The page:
One of the sick facts about American politics is that the Right Wing Noise Machine routinely gets away with misrepresenting what liberal politicians and journalists say. The latest Hillary Clinton pseudo-flap is a typical sad example.
But that doesn't mean that our folks don't sometimes say unutterably mean and stupid things. And it seems to me that we would be stronger, not weaker, if we admitted it.
Imagine, for the moment, that there had been (Heaven forbid) an assassination attempt on Jack Murtha. And now imagine that Ann Coulter or Michelle Malkin or Rush Limbaugh were to say, about someone's complaint that the bomb intended for Murtha had been "wasted," that the complaint was "a very funny joke."
And let's further imagine that Coulter or Limbaugh went on to say:
I have zero doubt that if Jack Murtha were not in Congress, people wouldn't be dying needlessly
and then added:
I'm just saying if he did die, other people, more people would live. That's a fact.
Wouldn't you call that "hate speech" and "eliminationism"? I would.
(Yes, you and I disagree with the claim that Murtha's attempt to save American lives is instead encouraging our enemies in Iraq to fight harder. But the question here isn't about military policy, it's about what it is -- and isn't -- OK to say about your political opponents.)
And if Coulter or Limbaugh were to say, after a firestorm of criticism,
I believe that were he not in Congress, our troops would likely come home sooner. But I don't wish him dead.
wouldn't you join me in a nice, rousing chorus of "Buuuuullllllll-SHIT!" and start talking about how it was about time for the Right to distance itself from that sort of violent talk? To say, just after someone has tried to kill X, that X's death would save lives, isn't quite the same thing as calling for the assassins to try again, but it's much, much, much too close for comfort.
So what would it cost us, really, to admit that Bill Maher is sometimes a very funny guy, but that he doesn't always make sure that his brain is engaged before putting his mouth in gear, and that in this case he owes Dick Cheney an apology?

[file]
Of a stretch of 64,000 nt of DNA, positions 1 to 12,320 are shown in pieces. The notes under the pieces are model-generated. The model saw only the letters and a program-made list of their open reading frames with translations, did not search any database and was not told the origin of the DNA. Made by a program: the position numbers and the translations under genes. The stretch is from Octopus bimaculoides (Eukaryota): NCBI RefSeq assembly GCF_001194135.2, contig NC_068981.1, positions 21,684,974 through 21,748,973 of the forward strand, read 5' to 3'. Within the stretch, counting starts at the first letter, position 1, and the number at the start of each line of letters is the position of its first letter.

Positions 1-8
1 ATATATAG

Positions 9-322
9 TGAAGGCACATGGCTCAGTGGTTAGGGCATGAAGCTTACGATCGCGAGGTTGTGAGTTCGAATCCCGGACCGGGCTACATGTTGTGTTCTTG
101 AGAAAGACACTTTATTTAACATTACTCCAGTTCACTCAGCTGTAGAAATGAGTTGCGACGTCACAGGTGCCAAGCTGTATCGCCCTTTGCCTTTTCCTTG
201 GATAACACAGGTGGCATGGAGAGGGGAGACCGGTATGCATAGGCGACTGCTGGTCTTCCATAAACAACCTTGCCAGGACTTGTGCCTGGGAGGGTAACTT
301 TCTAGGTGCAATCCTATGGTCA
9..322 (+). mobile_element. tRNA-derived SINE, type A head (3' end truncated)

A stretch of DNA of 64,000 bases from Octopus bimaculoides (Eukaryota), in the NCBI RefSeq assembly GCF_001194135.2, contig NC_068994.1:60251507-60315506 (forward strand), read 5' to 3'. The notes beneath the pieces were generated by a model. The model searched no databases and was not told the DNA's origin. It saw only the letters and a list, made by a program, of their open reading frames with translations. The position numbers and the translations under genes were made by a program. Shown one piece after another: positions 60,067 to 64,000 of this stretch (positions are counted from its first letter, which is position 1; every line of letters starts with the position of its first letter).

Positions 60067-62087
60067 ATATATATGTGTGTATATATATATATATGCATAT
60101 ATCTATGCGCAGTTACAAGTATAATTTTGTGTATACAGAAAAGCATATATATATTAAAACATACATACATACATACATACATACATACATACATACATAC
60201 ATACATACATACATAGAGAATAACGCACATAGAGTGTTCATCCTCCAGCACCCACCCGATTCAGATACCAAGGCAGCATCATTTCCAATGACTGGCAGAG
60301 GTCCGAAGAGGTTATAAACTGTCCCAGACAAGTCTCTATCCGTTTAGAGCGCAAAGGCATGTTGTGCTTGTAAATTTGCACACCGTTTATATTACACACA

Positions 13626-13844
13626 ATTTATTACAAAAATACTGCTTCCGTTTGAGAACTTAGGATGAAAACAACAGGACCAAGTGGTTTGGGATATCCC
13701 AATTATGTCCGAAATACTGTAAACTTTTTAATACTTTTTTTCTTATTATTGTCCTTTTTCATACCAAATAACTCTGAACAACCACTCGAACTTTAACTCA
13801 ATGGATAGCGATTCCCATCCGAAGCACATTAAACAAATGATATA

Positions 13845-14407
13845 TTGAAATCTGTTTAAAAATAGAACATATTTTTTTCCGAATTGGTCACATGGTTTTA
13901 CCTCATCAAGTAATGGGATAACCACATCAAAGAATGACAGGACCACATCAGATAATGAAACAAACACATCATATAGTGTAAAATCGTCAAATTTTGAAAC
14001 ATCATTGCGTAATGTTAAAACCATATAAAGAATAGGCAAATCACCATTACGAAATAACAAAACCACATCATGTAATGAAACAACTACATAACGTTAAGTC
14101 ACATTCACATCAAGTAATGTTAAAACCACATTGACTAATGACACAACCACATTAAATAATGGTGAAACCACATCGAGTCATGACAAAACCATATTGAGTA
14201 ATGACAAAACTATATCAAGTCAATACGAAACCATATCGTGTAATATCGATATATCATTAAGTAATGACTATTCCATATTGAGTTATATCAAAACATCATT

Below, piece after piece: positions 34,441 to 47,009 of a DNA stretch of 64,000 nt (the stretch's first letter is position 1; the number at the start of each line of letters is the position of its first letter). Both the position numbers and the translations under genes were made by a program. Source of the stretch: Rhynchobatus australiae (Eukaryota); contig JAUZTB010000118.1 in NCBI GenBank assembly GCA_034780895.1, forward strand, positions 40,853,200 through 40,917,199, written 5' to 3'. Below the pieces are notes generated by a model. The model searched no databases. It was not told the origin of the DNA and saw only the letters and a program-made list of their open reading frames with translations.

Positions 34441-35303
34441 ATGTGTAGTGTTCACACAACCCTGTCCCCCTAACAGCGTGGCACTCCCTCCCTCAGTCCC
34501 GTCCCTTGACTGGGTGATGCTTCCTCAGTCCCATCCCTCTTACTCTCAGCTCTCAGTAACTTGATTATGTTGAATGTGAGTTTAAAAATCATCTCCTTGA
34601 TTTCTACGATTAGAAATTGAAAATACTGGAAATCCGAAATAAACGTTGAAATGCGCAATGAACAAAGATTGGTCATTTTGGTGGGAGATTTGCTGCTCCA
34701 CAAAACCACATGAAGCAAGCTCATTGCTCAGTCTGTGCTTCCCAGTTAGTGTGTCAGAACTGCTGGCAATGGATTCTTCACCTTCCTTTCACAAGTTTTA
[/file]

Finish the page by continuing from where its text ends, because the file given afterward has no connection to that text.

Or take Max Blumenthal. (Please.) What he said to Ann Coulter at the CPAC conference, and then proudly posted all over the web, was crude, ugly, and illogical, and set her up for a slam-dunk response. Why pretend otherwise?
To be a "conservative," as that term is used in its debased modern sense, you need to check your common sense, your taste, your manners, and your morals at the front door. Self-respect be damned: a true conservative thinks -- or at least says -- that his enemies can do no right and his friends no wrong.
But to be a liberal is different.
A couple of responses to comments:
1. No, Coulter never apologizes. That's what I'd like my side to be different from.
2. And no, Maher isn't really a liberal. Even less reason to defend him when he sticks his foot into his mouth all the way up to his knee.
3. And no, I'm not for the wimpy "civility" that won't say "sh*t" when it's got a mouthful. Criticizing mistakes by your own side or unfair attacks on your opponents has nothing in common with taking unfair attacks on yourself or your friends lying down. Kerry should have stuffed Rove's SwiftBoat lies back down his throat by going full-out after Bush's draft-dodging. As Harry Truman said when urged to "Give 'em Hell," "I'll just tell the truth about 'em, and they'll think it's Hell."
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